While worries about online security and privacy were prevalent among all survey respondents, remote workers reported elevated concerns about a myriad of issues, including:

· 65% of those who work from home said the internet is becoming a more dangerous place, compared to 54% of other respondents.

· 63% of remote workers said concerns about data privacy have changed how they use the internet, compared to 48% of other respondents.

· 71% of remote workers said they worry that new internet connected devices—such as wearables and connected home appliances—could lead to a violation of their privacy, compared to 64% of non-remote workers.

· 70% of remote workers felt increasingly uncomfortable connecting to public WiFi due to security risks compared to 63% of other respondents.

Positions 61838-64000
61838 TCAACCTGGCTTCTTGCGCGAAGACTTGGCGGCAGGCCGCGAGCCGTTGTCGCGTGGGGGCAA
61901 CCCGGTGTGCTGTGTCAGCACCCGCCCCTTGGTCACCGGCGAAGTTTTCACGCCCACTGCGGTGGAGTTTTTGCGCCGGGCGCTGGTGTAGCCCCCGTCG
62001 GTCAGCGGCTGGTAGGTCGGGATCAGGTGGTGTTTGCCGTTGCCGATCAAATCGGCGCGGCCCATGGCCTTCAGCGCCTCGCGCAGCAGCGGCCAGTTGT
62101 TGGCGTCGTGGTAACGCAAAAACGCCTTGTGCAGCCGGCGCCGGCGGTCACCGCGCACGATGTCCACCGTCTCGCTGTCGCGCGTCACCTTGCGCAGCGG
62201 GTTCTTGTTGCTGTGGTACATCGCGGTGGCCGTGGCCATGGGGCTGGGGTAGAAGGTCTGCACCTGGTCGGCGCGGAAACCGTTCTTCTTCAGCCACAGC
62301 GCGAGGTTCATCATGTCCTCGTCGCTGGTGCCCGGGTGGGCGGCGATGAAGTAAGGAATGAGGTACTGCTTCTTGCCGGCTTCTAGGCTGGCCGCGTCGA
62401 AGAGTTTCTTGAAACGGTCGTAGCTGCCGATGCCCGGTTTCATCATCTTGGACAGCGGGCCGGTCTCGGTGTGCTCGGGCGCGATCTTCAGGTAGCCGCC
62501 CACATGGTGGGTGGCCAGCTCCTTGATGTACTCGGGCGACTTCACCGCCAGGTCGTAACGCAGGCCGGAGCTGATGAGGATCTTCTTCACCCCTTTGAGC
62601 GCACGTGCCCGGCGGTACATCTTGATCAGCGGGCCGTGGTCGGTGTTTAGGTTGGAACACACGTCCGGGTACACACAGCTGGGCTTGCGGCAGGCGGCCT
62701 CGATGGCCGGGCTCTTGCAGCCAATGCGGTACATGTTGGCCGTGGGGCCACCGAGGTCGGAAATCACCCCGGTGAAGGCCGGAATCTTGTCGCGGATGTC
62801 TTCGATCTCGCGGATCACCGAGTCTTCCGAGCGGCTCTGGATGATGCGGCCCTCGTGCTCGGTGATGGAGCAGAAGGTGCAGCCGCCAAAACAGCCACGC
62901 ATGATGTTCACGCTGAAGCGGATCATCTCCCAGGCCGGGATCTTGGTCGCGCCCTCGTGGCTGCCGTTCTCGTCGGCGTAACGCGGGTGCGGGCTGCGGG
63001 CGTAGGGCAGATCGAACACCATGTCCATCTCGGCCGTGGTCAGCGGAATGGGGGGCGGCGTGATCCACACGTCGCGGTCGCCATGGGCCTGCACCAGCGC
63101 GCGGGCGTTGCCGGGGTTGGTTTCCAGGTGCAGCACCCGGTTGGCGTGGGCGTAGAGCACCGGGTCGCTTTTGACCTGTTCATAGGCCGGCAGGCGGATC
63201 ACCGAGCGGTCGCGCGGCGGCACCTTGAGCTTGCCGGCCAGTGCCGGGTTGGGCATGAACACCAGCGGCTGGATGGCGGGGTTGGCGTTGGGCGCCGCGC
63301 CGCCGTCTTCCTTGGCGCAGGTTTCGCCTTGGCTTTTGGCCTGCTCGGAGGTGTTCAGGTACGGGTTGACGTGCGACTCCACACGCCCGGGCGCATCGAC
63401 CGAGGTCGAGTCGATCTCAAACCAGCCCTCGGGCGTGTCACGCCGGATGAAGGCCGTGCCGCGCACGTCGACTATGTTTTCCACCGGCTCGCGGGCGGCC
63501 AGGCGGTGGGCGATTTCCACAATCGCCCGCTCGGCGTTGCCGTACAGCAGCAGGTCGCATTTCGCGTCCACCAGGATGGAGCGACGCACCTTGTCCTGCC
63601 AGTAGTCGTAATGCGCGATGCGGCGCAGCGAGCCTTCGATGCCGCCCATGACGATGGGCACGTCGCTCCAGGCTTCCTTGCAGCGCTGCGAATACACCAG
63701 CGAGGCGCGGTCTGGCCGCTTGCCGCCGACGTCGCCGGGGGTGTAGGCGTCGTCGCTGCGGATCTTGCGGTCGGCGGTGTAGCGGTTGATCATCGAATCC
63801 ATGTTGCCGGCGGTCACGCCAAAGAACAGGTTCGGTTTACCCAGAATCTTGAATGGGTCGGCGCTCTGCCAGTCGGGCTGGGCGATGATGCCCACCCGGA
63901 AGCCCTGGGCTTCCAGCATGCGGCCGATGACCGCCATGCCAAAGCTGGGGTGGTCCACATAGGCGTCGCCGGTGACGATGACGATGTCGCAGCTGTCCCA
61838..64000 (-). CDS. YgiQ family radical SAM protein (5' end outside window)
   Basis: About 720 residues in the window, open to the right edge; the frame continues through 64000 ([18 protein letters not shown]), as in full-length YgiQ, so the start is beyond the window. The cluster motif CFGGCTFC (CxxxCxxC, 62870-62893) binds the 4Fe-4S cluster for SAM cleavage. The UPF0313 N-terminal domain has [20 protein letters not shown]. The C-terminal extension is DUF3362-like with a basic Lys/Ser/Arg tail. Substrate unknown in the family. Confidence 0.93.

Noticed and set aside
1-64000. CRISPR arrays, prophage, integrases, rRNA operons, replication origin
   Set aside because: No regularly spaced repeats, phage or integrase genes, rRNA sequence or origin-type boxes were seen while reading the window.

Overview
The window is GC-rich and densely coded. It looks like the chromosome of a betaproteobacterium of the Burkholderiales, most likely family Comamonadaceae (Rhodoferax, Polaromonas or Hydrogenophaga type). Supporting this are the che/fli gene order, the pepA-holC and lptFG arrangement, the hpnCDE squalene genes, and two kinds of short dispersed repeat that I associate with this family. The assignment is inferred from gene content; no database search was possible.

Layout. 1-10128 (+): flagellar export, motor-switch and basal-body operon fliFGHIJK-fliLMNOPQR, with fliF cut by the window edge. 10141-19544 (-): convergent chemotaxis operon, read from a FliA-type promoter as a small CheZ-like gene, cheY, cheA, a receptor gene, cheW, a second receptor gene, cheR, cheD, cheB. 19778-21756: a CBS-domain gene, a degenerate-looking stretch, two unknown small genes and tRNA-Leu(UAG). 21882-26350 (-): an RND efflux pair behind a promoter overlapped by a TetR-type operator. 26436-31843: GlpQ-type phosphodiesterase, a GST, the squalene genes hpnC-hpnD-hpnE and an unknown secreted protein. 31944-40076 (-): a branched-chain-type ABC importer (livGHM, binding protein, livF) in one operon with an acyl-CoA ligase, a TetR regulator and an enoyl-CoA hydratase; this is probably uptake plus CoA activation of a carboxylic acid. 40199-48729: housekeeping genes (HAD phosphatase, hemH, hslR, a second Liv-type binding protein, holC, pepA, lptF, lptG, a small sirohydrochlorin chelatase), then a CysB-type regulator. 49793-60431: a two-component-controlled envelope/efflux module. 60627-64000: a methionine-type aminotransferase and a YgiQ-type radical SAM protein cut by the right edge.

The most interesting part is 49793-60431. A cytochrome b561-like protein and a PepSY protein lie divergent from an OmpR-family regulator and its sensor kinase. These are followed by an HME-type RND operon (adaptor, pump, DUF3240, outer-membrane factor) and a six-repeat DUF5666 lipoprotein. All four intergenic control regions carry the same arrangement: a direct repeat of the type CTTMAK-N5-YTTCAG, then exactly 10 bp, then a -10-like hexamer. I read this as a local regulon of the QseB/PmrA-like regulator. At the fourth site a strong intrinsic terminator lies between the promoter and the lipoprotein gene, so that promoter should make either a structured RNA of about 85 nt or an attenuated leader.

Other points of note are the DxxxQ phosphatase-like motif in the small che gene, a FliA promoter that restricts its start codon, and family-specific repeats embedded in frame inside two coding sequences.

“Working from home could also have meant that individuals may have had more time to focus on other aspects of their working life and spent more time engaging in self-reflection and aspects of self-improvement; this could have included a re-assessment of cyber risks in their daily lives. The pandemic also meant people were isolated, with many turned to the one thing they did have access to – the Internet. Of course, spending more time engaged in one activity could lead to an increase in perceptions of risk, particularly when people are being subjected to negative news stories about cyber security related issues,” Dr. Hadlington explained.

According to F-Secure Security Consultant Tom Gaffney, managing security while working remotely takes technical security measures that protect data and devices, but also steps to keep people’s personal and professional lives separate.